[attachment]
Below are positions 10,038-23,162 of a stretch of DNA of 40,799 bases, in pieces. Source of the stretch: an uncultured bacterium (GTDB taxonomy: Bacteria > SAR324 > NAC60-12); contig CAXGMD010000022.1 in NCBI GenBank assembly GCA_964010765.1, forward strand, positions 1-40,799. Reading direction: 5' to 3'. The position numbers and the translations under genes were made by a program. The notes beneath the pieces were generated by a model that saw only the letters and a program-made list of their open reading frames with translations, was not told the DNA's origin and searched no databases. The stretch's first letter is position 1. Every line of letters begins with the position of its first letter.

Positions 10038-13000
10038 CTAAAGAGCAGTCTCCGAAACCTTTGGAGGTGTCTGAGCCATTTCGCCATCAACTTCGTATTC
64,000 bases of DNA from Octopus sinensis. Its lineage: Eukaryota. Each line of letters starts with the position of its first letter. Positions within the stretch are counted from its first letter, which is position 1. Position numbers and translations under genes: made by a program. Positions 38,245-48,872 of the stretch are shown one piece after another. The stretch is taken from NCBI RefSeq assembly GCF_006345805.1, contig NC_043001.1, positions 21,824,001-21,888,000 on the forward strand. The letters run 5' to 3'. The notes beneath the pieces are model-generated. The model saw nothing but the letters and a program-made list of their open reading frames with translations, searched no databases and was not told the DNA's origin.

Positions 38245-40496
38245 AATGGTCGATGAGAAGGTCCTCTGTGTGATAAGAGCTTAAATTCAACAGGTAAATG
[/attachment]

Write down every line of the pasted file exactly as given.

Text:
Below are positions 10,038-23,162 of a stretch of DNA of 40,799 bases, in pieces. Source of the stretch: an uncultured bacterium (GTDB taxonomy: Bacteria > SAR324 > NAC60-12); contig CAXGMD010000022.1 in NCBI GenBank assembly GCA_964010765.1, forward strand, positions 1-40,799. Reading direction: 5' to 3'. The position numbers and the translations under genes were made by a program. The notes beneath the pieces were generated by a model that saw only the letters and a program-made list of their open reading frames with translations, was not told the DNA's origin and searched no databases. The stretch's first letter is position 1. Every line of letters begins with the position of its first letter.

Positions 10038-13000
10038 CTAAAGAGCAGTCTCCGAAACCTTTGGAGGTGTCTGAGCCATTTCGCCATCAACTTCGTATTC
64,000 bases of DNA from Octopus sinensis. Its lineage: Eukaryota. Each line of letters starts with the position of its first letter. Positions within the stretch are counted from its first letter, which is position 1. Position numbers and translations under genes: made by a program. Positions 38,245-48,872 of the stretch are shown one piece after another. The stretch is taken from NCBI RefSeq assembly GCF_006345805.1, contig NC_043001.1, positions 21,824,001-21,888,000 on the forward strand. The letters run 5' to 3'. The notes beneath the pieces are model-generated. The model saw nothing but the letters and a program-made list of their open reading frames with translations, searched no databases and was not told the DNA's origin.

Positions 38245-40496
38245 AATGGTCGATGAGAAGGTCCTCTGTGTGATAAGAGCTTAAATTCAACAGGTAAATG